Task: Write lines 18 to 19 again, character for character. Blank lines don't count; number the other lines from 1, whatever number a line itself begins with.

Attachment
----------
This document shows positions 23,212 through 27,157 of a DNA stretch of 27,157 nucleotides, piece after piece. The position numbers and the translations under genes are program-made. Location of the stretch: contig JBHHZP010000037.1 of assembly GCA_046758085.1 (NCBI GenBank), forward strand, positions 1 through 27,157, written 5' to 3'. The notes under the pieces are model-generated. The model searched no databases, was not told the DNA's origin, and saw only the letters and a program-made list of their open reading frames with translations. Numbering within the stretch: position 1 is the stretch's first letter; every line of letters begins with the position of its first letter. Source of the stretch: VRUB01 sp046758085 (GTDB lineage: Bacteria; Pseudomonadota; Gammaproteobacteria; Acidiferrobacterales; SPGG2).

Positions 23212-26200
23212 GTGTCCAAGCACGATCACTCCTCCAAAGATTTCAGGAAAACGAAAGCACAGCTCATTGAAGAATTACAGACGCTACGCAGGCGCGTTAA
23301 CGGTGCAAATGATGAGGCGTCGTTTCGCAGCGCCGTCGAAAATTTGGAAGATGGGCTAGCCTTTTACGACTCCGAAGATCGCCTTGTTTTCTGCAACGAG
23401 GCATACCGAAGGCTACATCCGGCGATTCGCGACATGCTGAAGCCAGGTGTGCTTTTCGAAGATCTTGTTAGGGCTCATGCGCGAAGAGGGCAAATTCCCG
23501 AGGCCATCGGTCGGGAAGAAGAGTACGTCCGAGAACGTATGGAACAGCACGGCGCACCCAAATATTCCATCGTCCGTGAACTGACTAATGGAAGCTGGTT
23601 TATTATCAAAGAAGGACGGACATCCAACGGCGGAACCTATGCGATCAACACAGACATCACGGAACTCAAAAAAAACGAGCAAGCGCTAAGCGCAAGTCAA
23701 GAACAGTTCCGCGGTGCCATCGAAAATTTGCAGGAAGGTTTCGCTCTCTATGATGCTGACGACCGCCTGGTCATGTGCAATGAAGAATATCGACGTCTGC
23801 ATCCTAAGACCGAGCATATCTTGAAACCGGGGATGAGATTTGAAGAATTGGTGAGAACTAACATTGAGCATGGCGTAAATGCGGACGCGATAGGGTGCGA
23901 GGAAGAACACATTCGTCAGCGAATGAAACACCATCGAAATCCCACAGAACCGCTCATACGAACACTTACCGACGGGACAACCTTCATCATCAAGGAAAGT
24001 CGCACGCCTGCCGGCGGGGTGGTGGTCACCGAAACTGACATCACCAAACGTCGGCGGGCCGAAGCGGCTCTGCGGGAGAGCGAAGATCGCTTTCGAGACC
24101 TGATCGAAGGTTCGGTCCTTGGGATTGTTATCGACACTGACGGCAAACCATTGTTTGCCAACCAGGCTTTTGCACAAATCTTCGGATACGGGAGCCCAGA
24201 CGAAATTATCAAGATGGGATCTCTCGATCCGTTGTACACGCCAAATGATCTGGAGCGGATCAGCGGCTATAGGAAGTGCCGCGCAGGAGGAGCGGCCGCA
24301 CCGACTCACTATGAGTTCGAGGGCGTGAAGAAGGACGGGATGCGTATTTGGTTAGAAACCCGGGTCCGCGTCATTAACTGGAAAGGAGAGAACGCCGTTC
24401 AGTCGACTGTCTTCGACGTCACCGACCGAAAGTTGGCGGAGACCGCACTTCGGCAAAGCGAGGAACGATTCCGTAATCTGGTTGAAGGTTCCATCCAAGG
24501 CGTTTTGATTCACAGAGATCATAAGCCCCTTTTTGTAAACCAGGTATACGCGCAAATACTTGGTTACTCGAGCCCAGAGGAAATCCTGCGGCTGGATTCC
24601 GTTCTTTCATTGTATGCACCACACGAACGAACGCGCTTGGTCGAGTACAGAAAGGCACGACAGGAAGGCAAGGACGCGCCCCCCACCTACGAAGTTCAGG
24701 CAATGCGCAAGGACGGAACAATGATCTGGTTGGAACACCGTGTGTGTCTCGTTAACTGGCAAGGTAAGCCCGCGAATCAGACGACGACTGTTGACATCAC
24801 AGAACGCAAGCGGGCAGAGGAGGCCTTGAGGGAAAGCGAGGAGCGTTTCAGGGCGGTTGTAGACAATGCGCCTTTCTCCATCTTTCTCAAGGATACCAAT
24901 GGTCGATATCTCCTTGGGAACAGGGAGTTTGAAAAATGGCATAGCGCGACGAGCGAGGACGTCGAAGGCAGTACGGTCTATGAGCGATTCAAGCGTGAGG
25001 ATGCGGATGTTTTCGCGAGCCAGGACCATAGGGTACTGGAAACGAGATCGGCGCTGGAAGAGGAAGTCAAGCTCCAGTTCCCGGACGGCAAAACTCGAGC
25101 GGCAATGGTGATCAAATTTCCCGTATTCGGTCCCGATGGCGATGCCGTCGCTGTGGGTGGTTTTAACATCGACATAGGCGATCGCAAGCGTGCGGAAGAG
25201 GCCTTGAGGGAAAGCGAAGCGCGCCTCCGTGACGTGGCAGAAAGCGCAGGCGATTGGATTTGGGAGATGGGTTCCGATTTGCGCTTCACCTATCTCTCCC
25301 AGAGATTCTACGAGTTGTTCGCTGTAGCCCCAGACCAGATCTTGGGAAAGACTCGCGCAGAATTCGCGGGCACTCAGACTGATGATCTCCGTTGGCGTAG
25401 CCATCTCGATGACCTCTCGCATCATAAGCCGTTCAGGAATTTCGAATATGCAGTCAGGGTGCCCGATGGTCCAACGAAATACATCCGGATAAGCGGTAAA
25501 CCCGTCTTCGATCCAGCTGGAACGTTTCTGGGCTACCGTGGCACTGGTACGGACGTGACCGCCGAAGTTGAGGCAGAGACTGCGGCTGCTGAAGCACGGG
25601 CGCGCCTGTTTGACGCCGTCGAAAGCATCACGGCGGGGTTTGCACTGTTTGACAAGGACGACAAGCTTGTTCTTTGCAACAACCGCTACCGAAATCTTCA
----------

24701 CAATGCGCAAGGACGGAACAATGATCTGGTTGGAACACCGTGTGTGTCTCGTTAACTGGCAAGGTAAGCCCGCGAATCAGACGACGACTGTTGACATCAC
24801 AGAACGCAAGCGGGCAGAGGAGGCCTTGAGGGAAAGCGAGGAGCGTTTCAGGGCGGTTGTAGACAATGCGCCTTTCTCCATCTTTCTCAAGGATACCAAT